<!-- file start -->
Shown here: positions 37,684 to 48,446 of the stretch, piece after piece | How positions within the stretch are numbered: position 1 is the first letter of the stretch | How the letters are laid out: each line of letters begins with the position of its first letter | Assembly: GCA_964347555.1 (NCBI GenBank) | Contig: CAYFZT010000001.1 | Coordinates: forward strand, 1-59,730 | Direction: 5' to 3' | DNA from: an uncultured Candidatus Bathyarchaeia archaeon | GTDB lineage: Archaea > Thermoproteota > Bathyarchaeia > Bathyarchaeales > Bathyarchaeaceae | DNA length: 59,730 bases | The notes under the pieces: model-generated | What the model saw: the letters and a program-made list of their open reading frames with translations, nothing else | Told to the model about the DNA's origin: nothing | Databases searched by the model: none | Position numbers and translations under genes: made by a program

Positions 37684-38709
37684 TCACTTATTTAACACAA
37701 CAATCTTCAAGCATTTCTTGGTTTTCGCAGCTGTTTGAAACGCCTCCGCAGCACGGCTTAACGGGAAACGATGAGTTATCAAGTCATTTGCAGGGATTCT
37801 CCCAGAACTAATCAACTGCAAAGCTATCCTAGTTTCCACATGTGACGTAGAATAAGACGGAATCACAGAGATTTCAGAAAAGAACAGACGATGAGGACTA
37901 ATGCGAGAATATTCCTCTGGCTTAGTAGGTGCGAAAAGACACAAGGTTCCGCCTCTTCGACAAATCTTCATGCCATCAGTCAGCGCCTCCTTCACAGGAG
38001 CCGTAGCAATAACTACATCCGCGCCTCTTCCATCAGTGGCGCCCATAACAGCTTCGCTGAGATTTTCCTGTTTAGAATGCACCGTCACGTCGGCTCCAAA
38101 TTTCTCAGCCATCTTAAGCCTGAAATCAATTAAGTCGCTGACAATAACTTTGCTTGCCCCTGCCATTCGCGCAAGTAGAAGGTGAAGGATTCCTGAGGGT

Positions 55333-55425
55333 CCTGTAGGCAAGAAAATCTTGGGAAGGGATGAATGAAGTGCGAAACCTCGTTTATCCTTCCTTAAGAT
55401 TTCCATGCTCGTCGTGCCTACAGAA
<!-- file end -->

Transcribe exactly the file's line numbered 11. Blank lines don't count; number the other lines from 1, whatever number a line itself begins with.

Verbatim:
55401 TTCCATGCTCGTCGTGCCTACAGAA